Posted on | February 10, 2017 | 1 Comment
Dial down your intensity when performing in an intimate setting.
Try to minimise distracting physical gestures and tics.
Don’t drink too much before reading, in fact, try not to drink at all.
For a while, after I discovered this video, I used it as an example of just that: how not to perform a poem.
But then something changed with my tastes and the mood of the poetry world. As Spoken Word became more winsome and rehearsed, with mentors and producers ironing out all the intensity and awkwardness from a perfomance — or ignoring intense and awkward performers altogether — I began to find something of great value in Berryman’s reading.
Similarly, at the literary end of things, poets became mannered and taciturn, shrunk behind their lecterns, buckled under the weight of poetry’s importance, funnelling their carefully wrought lines through the reedy frequency of “poetry voice” .
In the midst of this, Berryman’s drunken recital of Dream Song 29 became a token of a vanishing quantity in the literary and Spoken Word spheres: humanity and authenticity.
So what is it that works about this performance? Well, it helps that at the heart of it, the words that become apparent through the slurred and disjointed speech all add up to a very good poem. Not only that, the poem, like many of the Dream Songs, is fragmented, staccato, resistant to any common sense reading yet utterly compelling.
And then there’s the loud, exclamation of “But!” as Berryman jabs his finger towards the viewer, then sags downwards before his head winds back round in an anticlockwise motion to deliver the rest of the line, “…. errrr never did Henry, as he thought he did…” There is nothing in the printed version of the poem to suggest that this “but” should be invoked so dramatically. This was once a source of reliable hilarity for me and it is still wonderfully eratic. For such a tragic and troubled literary icon, he still brings me cheer.
What other poet could have written this poem but this drunk with his awkward posture, straggly beard and eyes shrunk by prescription lenses — doing his best not to sound tipsy and therefore looking and sounding completely ratarsed? He is as far as one can get from “a grave Sienese face a thousand years/would fail to blur the still profiled reproach of.”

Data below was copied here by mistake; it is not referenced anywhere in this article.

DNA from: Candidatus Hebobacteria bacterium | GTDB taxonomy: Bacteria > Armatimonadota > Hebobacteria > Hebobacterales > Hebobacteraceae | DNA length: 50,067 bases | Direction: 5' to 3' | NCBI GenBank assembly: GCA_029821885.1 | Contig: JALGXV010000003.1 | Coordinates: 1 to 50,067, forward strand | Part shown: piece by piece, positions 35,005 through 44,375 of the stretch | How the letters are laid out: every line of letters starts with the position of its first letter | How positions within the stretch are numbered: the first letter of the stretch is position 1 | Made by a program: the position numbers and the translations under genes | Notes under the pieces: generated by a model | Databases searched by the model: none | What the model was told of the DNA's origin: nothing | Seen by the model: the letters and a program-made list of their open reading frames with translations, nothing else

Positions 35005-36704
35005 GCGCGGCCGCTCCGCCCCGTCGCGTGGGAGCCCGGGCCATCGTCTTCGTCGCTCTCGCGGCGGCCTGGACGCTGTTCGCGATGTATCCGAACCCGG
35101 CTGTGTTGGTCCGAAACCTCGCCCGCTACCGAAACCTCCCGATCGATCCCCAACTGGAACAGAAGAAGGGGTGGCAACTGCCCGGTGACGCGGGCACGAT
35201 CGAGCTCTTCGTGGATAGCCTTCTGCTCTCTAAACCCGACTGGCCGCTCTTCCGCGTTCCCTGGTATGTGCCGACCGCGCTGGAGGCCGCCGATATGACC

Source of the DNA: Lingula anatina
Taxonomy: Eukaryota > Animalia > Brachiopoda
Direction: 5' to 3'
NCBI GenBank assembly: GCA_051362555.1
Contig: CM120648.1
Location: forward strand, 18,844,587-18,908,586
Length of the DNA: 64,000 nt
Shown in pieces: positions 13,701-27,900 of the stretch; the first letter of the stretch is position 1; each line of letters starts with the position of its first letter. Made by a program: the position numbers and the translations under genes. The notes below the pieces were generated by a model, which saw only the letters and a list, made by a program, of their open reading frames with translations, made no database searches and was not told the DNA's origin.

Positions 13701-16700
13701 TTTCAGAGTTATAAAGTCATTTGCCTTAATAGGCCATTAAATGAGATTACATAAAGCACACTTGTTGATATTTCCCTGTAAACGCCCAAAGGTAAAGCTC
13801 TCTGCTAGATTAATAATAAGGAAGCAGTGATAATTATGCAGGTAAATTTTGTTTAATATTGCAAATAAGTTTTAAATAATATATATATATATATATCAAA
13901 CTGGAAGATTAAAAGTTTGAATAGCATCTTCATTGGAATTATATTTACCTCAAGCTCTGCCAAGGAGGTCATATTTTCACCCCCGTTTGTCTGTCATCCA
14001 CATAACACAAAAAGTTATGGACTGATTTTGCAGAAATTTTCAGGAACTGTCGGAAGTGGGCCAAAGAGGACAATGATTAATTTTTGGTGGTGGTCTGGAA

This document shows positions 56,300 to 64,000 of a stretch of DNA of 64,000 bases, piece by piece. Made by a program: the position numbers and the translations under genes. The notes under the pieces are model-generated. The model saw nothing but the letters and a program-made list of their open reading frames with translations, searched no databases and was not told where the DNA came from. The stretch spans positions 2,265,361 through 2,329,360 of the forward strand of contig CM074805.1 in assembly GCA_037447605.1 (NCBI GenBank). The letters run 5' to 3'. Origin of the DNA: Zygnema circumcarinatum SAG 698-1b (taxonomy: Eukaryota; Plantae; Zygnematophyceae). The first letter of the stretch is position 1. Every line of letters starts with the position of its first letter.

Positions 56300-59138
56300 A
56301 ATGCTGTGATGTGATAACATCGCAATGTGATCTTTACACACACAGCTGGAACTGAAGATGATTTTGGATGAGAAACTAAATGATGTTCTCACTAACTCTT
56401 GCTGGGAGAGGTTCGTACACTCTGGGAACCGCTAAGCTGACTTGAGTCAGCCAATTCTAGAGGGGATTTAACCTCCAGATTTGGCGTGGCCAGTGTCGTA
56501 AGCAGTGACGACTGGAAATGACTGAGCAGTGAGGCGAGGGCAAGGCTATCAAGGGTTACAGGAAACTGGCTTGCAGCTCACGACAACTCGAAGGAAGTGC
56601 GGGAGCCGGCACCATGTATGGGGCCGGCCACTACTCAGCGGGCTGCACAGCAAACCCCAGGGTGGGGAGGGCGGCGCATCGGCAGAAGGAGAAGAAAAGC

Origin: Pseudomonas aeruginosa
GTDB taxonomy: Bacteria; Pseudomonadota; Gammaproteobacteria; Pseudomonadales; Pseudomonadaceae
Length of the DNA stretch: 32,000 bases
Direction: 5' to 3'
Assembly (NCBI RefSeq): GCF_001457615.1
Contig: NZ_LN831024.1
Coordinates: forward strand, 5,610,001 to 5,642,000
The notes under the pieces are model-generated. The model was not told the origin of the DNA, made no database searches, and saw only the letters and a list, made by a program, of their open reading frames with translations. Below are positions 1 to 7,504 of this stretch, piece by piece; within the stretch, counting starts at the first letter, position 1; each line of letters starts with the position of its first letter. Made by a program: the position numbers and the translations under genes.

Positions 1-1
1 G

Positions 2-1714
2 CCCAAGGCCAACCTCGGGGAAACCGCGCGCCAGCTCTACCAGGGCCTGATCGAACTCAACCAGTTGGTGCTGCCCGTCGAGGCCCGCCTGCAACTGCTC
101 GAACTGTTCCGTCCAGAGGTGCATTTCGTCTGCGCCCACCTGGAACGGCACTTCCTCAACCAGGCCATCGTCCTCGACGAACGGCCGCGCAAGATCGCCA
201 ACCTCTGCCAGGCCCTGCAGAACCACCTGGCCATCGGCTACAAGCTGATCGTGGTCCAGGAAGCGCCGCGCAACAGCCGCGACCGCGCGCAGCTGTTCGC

Berryman recites to the camera after gleaning each line from the page for a moment. This keeps him from tripping over his own words and preserves the jarring, short burst images of the poem. This reaches a peak that is both sinister and hilarious when he inserts an unsure “errr” while looking down to the page before restoring eye contact with the camera to declaim, “…hacks her body up”.
There is a darkness and a manic energy to the Dream Songs that doesn’t want to be taken too seriously. Only a troubled but brilliant mind could come up with such a troubled but brilliant poem, and this mind becomes manifest in the performance.
Which brings us back to the climate of the literary and Spoken Word scenes. How many Berrymans are going unheard because they lack the straightness and sanity that we have come to expect from public speakers and writers? Would John Berryman, in today’s climate, be thought of as too unprofessional? A liability? No different to a drunk in a public park? How long would such a celebrated academic last in today’s academic climate?
Therein lies the paradox in Spoken Word today. Performers are encouraged to express their emotions and humanity but in a very ordered and directed fashion. For all of the slurring and finger jabbing, Berryman is all too human. There is indeed something, sat heavy on his heart.
This is the first in an ongoing series of posts in which I will work towards a criticism of the Spoken Word. I will be looking at all forms of Spoken Word — not just poetry readings and Spoken Word poetry performances but stand up comedy, confessional monologues, academic lectures, speeches and maybe even wrestling promos. Who am I kidding? I will definitely be looking at wrestling promos. All the posts will appear under the “Toward a Criticism of the Spoken Word category. Click on it to see if any new posts have been added and if there are any old ones that you may have missed.